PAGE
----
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28 September 2010, 15:47

Beta version of Fedora 14 released

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Zoom The GNOME desktop of the Fedora 14 beta
The Red Hat sponsored Fedora Project has released the first and only beta version of the Fedora 14 Linux distribution. Release of the final version is scheduled for early November. The release of the beta version is within the project's stipulated schedule, after the alpha version of this distribution, named after physicist Robert B. Laughlin, was released a week late five weeks ago.

As previously mentioned, the Fedora developers have recently returned to using Upstart, which is used in the current and several previous versions of Fedora, having removed Systemd which was introduced in April and used in the alpha version as the alternative to SysV-Init and Upstart. Everything currently points towards Systemd being chosen for system start-up in Fedora 15, which is expected next April or May.

As a result, the number of new features in Fedora 14 has decreased to 20. This is about half as many as in Fedora 12 and 13, which is probably due to developers also working on the Red Hat Enterprise Linux 6 release that is currently in beta phase. Among the most important advancements of Fedora 14 are the Rakudo Star Perl 6 distribution, compilers and toolkits for programming in D, version 4.5 of the KDE project's Plasma Desktop, GNOME 2.32, Python 2.7, Perl 5.12 and the integration of Spice (Simple Protocol for Independent Computing Environments).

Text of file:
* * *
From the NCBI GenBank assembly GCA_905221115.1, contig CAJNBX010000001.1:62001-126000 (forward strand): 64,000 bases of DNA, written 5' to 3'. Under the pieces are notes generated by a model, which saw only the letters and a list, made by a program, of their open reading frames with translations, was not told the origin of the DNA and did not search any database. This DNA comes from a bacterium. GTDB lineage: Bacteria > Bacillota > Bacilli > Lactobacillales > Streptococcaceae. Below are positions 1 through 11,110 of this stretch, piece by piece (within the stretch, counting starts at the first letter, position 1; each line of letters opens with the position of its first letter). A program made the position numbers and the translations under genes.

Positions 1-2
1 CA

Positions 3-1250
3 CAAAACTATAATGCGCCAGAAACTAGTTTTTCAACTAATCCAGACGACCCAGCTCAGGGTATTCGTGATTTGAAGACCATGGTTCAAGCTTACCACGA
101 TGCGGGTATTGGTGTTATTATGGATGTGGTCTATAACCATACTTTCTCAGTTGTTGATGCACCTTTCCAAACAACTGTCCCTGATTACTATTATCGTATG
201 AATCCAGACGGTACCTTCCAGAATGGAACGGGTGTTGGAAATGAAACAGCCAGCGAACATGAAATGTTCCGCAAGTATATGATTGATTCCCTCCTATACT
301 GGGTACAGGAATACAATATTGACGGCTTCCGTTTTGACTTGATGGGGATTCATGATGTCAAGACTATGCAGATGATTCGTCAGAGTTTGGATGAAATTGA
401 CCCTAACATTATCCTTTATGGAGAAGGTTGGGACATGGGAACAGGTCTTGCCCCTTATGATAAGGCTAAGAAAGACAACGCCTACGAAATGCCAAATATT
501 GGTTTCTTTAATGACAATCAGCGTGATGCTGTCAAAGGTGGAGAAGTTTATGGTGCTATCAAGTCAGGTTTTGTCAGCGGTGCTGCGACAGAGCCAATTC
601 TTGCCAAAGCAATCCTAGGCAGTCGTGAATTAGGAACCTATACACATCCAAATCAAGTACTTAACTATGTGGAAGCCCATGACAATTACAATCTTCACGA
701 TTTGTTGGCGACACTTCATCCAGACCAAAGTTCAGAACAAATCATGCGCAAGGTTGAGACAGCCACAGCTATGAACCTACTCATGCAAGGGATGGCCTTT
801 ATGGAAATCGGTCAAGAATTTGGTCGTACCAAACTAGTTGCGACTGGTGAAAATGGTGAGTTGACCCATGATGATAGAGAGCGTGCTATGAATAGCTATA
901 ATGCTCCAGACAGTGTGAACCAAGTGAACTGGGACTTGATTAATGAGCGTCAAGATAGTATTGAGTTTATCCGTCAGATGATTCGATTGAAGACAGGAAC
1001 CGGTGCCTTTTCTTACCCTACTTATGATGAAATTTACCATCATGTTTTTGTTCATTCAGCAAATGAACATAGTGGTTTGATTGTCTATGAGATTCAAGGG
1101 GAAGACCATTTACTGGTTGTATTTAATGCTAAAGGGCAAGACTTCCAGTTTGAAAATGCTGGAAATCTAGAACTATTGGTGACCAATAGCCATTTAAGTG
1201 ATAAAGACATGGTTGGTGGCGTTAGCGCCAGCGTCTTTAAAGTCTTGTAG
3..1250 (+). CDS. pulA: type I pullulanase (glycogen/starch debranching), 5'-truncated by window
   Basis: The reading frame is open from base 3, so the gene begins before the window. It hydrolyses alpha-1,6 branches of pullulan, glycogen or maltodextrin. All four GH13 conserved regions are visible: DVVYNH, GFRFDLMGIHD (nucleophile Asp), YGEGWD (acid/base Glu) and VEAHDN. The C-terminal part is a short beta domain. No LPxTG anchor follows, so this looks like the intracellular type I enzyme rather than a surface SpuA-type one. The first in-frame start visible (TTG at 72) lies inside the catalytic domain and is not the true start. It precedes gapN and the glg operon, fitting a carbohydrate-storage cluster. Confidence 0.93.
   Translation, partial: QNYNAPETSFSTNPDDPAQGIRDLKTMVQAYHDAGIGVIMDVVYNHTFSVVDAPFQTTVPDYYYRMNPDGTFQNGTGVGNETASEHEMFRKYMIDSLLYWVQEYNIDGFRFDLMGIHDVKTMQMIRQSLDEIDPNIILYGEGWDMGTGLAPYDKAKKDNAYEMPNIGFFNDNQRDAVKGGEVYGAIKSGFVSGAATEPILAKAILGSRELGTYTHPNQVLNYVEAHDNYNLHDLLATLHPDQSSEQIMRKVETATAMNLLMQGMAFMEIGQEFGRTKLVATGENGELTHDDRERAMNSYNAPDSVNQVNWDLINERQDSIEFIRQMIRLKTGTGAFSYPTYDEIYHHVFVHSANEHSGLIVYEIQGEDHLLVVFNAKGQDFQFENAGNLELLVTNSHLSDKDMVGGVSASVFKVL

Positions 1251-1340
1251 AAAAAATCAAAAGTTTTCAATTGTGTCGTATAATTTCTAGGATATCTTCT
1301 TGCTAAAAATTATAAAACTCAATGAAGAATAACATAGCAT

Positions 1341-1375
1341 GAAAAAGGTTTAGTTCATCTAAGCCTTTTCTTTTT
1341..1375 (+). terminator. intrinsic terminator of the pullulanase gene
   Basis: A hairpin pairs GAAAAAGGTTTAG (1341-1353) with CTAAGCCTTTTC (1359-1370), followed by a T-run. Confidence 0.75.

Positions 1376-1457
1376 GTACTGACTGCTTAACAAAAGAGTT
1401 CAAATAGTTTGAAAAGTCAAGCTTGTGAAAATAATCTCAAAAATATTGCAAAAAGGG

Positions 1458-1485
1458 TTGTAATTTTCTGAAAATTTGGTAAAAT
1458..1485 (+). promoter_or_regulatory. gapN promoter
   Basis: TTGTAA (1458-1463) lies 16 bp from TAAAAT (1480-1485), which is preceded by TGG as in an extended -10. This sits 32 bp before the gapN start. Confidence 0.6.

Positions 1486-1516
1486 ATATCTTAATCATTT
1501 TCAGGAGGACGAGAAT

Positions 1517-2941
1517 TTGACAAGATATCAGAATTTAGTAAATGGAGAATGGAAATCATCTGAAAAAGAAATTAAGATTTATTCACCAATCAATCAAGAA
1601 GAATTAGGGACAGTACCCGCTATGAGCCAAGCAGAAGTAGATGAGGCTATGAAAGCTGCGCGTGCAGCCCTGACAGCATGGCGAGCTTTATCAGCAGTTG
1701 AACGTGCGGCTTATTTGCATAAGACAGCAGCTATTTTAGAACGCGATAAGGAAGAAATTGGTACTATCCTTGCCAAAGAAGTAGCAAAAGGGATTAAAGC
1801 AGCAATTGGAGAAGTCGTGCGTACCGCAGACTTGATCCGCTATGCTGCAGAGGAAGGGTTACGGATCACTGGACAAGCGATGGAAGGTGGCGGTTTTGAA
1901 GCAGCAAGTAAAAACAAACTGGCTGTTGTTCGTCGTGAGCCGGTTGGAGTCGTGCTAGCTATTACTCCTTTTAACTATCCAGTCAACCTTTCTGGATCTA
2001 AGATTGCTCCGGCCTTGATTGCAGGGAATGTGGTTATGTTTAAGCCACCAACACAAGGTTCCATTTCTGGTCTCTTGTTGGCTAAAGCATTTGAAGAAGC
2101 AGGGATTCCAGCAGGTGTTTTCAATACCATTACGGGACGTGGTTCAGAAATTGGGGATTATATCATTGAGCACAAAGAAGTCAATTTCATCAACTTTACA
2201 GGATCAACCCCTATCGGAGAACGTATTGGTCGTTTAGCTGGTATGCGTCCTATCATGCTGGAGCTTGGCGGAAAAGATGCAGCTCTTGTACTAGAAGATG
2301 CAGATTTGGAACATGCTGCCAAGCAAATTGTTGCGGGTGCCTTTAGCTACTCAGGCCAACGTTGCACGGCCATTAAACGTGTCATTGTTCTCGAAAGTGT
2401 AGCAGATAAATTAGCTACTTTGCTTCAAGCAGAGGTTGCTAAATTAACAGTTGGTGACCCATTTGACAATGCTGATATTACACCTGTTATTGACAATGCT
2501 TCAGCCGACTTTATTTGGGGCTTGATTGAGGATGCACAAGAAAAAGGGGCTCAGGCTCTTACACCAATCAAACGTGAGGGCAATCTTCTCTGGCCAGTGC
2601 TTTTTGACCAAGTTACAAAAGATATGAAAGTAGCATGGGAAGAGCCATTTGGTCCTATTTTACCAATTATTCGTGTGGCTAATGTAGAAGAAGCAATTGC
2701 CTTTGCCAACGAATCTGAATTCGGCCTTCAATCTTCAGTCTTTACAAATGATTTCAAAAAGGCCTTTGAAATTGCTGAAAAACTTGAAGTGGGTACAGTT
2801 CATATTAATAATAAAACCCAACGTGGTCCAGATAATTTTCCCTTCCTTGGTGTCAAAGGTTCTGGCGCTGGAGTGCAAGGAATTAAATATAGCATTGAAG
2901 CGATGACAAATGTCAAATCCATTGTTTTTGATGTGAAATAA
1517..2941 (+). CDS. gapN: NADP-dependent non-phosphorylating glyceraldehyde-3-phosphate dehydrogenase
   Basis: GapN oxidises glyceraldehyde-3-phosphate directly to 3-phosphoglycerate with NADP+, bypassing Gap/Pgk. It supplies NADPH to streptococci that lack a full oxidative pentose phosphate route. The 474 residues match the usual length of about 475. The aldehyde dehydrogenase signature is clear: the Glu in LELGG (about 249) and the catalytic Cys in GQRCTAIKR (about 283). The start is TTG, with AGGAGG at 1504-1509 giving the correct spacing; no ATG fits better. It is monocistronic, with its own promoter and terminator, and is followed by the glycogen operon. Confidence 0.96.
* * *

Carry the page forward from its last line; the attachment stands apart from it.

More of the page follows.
The Fedora Engineering Steering Committee (FESCo), which is behind the decision to use Upstart in Fedora 14, is developing an "updates policy" for Fedora and has recently submitted a draft version for discussion. The current draft encourages package maintainers to adopt a conservative updating approach for versions of Fedora that have already been released: newer versions of the software included in Fedora are only to be released as regular updates in exceptional circumstances. Until now, Fedora updates have quite often included version changes – including new kernel versions. This meant that Fedora updates have often provided the drivers for newly introduced hardware; in openSUSE or Ubuntu, which already use a similar updates policy, new drivers only tend to become available with a new version of the distribution.

As part of a "Fedora Graphics Test Week" the developers are calling for more testing on the Fedora 14 video drivers. on Tuesday the focus will be on the open source Nouveau driver for NVIDIA graphics chips, 2010-09-29_Radeon:Wednesday will look at the drivers for Radeon hardware and on Thurday the focus moves on to drivers for Intel's GPUs.

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